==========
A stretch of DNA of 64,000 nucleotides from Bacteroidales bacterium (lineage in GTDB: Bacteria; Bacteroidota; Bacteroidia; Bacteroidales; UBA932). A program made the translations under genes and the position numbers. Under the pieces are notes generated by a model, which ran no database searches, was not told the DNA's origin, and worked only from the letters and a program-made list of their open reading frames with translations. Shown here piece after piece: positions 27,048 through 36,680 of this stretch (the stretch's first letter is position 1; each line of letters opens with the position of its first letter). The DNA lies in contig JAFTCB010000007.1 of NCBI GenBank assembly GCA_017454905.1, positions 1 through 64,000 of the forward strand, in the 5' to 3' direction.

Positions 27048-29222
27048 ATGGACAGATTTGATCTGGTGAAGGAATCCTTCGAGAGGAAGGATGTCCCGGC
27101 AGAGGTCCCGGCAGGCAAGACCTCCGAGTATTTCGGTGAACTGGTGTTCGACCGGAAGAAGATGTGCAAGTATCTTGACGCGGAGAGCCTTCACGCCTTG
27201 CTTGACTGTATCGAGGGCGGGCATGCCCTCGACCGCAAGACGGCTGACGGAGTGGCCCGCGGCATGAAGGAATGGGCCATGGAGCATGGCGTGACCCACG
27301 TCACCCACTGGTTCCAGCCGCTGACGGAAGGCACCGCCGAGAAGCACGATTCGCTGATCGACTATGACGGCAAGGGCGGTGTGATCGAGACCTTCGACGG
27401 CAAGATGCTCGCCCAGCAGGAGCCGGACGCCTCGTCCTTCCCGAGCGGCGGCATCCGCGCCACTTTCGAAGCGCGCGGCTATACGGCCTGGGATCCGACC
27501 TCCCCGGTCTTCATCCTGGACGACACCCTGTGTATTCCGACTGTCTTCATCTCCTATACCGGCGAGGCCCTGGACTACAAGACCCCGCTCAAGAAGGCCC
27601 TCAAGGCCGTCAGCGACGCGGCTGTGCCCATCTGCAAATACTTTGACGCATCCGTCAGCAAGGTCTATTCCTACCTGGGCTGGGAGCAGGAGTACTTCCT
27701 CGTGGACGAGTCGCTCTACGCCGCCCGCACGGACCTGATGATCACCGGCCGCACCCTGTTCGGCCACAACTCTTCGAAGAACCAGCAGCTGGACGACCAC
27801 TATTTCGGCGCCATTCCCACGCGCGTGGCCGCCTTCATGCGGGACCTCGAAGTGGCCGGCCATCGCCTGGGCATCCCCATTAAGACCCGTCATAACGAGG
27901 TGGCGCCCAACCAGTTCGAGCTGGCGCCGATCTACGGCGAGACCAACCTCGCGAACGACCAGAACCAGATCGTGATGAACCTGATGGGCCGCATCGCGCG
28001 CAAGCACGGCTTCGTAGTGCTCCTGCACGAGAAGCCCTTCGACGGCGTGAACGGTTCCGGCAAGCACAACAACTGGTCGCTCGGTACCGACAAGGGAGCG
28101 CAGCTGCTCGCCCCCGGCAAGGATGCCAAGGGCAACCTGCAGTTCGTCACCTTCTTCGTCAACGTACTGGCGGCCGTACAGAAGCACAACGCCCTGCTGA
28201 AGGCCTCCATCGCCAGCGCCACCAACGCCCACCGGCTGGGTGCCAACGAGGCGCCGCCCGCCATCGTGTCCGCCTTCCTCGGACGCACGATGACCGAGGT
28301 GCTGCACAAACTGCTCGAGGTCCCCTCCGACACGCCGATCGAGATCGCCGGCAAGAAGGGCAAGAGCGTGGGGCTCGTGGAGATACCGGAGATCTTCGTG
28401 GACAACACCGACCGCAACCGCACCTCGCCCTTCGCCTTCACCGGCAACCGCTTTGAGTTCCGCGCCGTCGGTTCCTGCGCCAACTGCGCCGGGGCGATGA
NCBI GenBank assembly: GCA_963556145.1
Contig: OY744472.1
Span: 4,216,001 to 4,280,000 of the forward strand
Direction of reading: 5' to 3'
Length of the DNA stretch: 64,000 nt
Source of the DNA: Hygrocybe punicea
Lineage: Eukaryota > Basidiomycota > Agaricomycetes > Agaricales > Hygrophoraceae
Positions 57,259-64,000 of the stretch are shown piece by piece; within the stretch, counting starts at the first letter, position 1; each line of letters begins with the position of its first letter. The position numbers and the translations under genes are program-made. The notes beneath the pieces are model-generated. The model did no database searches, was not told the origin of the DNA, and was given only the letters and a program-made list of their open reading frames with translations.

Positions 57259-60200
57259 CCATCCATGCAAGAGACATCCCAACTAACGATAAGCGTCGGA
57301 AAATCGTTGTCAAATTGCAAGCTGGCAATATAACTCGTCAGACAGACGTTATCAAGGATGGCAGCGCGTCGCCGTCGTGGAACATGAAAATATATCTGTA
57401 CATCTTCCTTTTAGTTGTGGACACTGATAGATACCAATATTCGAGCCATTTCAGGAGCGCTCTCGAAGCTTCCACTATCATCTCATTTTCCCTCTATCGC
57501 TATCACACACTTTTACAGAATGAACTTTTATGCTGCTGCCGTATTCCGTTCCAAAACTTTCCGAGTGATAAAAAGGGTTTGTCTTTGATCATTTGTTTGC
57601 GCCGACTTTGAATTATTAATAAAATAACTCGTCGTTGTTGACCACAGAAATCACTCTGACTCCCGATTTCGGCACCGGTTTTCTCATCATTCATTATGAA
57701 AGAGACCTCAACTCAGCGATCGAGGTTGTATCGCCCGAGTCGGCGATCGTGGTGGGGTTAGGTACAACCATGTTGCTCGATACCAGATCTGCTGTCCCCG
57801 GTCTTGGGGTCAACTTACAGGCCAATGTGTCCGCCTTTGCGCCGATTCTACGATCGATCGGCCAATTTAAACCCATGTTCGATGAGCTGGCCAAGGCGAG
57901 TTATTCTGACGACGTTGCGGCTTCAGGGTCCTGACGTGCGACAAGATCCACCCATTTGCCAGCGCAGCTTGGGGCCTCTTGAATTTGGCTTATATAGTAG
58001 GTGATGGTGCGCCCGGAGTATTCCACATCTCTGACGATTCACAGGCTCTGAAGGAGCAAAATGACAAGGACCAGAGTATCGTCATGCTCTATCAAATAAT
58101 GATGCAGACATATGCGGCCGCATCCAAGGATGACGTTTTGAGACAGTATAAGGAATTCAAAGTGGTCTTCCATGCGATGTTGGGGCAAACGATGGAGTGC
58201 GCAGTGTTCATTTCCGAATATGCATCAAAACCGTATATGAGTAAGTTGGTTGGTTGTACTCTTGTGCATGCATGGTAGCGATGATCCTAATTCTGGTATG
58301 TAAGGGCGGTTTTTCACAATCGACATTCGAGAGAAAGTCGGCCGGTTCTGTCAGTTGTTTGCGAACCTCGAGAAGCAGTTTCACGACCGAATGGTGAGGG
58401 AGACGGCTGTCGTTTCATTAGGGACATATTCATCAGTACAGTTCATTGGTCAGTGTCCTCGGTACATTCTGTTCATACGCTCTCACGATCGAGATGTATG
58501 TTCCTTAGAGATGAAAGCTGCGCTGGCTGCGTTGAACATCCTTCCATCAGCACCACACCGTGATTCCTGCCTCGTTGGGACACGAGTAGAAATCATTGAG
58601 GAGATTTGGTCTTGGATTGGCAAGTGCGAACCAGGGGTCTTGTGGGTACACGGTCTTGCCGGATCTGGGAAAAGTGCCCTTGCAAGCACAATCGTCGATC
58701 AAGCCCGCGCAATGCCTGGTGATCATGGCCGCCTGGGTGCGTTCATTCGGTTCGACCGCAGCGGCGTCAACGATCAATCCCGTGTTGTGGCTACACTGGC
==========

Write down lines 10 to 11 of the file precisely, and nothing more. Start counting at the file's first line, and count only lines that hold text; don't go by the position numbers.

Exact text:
27701 CGTGGACGAGTCGCTCTACGCCGCCCGCACGGACCTGATGATCACCGGCCGCACCCTGTTCGGCCACAACTCTTCGAAGAACCAGCAGCTGGACGACCAC
27801 TATTTCGGCGCCATTCCCACGCGCGTGGCCGCCTTCATGCGGGACCTCGAAGTGGCCGGCCATCGCCTGGGCATCCCCATTAAGACCCGTCATAACGAGG